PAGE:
The Yellow Sofa by Jose Maria Eca de Queirós
Translated by John Vetch

Bookish blogs are *definitely* a dangerous thing to follow when you’re as susceptible as I am to suggestion! A case in point is this book; I read about it on Tony’s Book World back in March and was intrigued – especially as the author was very highly regarded by Jose Saramago! I’ve read a little Portugese literature but not much; so needless to say, I sent off for a copy….

Interestingly, as the foreword by the author’s son explains, the novella was never published during the author’s lifetime and was almost lost. Luckily, the son discovered the father’s work in his papers and the book survived, which is a relief because it’s a very entertaining tale of domestic drama! Our hero is Alves, a bourgeois and successful businessman who seems eternally cheerful and lives a contented life. However, one day, as his business partner is off somewhere pursuing a love affair, Alves decides he will go home early to surprise his wife; as indeed he does, but the surprise is not what he expects. Shockingly, his wife is lolling about on the yellow sofa in a white negligee with another man! Three guesses as to who that man is…

What follows is a rapid series of events, as Alves, shocked to the core, tries to decide how to respond. Should he send his wife home to her father, or to a convent? Should he challenge his rival to a duel? Should he just commit suicide? A wave of conflicting emotions roll over him, and the friends he consults aren’t necessarily the most help. I shall say no more about the plot, because it’s a novella and I don’t want to spoil it; but poor Alves really does go through the emotional wringer.

“The Yellow Sofa” was a short and very entertaining read. Alves really does suffer, and he seems to be taken for a ride by most of the other characters. Despite his anger and grief, and his wish to undertake some dramatic act, at heart he’s simply a cuckolded man desperately wanting to get back to normal life. His friends talks about their affairs constantly, and yet Alves cannot comprehend this; as of course behind every affair there is a husband suffering like him. It’s an interesting take on the morals of the time, and the action moves quickly; as quickly as Alves’ changes of mood and mind!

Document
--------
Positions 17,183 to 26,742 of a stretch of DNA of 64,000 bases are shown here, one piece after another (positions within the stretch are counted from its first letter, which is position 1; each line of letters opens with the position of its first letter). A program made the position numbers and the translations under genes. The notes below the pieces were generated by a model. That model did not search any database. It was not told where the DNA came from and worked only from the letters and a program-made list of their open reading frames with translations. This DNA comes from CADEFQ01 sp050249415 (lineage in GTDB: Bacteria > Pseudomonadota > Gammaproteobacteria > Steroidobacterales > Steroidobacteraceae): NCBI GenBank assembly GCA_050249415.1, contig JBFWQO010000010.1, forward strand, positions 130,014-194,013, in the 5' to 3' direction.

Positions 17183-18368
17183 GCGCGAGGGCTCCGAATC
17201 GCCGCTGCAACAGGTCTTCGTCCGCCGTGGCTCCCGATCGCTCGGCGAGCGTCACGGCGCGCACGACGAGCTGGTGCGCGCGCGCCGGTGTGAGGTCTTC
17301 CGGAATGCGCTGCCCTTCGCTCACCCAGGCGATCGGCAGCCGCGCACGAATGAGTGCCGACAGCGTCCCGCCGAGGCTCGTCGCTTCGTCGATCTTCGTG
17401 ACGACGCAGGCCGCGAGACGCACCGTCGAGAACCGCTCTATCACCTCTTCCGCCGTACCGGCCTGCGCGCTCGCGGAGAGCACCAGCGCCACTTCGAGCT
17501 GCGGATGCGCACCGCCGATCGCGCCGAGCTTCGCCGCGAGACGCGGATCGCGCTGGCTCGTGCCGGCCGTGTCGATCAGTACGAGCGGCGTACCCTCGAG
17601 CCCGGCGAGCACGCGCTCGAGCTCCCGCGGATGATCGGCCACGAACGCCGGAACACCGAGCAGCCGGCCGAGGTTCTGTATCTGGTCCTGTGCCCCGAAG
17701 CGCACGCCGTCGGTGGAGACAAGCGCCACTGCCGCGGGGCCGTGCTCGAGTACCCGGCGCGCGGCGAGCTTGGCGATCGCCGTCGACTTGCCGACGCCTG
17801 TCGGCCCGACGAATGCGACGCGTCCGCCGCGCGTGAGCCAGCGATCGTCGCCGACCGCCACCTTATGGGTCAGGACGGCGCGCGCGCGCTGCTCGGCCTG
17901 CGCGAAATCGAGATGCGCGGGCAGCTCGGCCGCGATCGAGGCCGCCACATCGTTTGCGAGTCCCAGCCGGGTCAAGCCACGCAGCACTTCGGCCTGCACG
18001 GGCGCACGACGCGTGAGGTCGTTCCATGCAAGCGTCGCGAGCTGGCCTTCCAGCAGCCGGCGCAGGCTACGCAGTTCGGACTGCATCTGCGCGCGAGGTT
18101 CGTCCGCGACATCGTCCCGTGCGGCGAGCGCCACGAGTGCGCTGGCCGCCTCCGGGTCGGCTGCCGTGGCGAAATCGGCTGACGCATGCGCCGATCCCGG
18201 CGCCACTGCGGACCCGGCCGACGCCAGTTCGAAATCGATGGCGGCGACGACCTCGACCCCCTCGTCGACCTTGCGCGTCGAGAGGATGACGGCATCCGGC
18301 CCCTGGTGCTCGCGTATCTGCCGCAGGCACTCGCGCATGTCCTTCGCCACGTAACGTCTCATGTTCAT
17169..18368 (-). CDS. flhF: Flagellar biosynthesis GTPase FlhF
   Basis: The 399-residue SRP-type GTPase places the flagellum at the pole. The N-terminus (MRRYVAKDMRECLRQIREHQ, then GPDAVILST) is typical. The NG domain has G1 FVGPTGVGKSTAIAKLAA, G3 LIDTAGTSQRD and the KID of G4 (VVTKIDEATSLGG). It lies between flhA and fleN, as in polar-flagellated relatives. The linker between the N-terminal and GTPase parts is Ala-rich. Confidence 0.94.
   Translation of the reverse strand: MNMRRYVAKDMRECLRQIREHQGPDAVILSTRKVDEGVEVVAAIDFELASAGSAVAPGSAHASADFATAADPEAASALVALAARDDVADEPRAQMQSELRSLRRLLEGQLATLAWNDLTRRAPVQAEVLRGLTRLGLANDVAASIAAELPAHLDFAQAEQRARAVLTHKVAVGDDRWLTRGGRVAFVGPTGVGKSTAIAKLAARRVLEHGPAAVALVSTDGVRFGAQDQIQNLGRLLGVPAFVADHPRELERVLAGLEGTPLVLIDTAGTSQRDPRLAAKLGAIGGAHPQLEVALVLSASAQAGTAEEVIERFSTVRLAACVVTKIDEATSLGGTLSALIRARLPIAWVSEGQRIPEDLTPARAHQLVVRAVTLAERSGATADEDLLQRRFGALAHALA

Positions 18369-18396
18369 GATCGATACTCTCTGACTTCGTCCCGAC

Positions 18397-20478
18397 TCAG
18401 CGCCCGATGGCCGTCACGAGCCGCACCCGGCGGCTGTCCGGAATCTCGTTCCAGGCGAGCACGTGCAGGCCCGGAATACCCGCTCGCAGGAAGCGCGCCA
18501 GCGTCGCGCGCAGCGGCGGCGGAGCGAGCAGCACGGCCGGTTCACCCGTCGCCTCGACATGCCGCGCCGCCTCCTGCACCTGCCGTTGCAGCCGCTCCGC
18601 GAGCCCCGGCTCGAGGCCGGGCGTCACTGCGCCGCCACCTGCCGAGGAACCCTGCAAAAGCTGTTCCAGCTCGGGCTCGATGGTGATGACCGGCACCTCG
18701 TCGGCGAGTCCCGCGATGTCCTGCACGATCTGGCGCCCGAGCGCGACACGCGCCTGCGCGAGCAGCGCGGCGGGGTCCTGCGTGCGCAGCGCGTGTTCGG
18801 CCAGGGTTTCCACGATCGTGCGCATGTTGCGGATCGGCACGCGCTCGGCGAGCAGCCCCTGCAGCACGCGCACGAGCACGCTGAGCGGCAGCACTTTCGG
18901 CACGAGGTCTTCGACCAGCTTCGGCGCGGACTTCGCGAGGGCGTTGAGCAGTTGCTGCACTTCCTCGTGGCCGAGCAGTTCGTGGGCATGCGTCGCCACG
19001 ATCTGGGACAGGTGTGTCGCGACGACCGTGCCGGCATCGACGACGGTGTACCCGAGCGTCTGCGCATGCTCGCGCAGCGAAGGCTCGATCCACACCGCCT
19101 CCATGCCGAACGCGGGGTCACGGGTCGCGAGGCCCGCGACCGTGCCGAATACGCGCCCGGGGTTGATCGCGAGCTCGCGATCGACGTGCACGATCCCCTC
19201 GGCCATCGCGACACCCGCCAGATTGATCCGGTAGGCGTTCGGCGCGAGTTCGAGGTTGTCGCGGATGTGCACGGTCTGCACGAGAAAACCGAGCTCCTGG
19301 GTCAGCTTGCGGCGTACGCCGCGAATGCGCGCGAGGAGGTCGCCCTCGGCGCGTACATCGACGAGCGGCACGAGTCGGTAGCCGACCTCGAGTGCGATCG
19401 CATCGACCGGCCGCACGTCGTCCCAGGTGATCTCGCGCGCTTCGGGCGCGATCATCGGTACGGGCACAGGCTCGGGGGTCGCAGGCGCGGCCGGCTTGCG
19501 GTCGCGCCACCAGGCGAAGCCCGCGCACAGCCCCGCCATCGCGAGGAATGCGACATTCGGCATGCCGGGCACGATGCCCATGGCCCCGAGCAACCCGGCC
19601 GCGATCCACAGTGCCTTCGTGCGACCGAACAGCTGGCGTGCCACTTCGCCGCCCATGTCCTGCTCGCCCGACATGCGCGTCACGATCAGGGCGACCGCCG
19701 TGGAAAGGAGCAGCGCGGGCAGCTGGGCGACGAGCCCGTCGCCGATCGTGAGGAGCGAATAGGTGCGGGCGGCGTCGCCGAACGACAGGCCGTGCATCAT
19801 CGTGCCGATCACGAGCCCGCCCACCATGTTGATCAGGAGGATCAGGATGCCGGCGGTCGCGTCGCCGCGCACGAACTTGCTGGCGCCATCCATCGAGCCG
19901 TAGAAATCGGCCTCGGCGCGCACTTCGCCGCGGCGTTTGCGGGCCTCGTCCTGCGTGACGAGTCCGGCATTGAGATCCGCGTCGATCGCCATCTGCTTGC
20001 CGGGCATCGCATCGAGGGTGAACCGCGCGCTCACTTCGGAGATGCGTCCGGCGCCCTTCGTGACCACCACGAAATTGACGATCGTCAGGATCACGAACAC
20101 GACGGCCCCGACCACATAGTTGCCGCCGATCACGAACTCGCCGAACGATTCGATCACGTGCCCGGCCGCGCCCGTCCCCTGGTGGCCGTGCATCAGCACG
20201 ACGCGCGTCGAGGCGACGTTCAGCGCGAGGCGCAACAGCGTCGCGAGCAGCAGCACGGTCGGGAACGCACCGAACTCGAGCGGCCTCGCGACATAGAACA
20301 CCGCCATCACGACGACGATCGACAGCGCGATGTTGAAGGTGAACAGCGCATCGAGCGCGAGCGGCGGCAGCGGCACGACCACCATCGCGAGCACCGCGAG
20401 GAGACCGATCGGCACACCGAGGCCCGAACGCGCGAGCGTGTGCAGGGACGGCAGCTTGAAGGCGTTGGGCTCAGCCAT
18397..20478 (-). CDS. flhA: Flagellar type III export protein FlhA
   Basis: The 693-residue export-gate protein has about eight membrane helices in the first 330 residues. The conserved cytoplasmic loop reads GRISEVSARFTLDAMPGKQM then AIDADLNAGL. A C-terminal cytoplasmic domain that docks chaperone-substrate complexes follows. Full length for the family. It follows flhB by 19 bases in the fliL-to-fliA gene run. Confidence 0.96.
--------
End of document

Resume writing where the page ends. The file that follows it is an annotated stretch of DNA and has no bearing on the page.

Outdoors, the July day was sweltering, scorching the paving stones; but here in the office where the sun never penetrated, in the shadow of the high buildings opposite, there was a coolness; the green blinds were drawn, making it shady; and the varnish of the two desks – his own and his colleague’s – the rug that covered the floor, the well-brushed green repp of the armchairs, a gilt moulding which framed a view of Luanda, the glaze of a large wall map – everything had an air of tidiness, of orderliness, which made things restful and cooler.

I do enjoy reading a new author and Eca de Queirós is definitely one of whom I want to seek out more. His writing is very atmospheric, conjuring the mood and location beautifully, and there was plenty of sly humour in the book. So thank you to Tony for pointing me in the direction of “The Yellow Sofa” which I really enjoyed; a perfect short read while I was havering between chunky books! 😀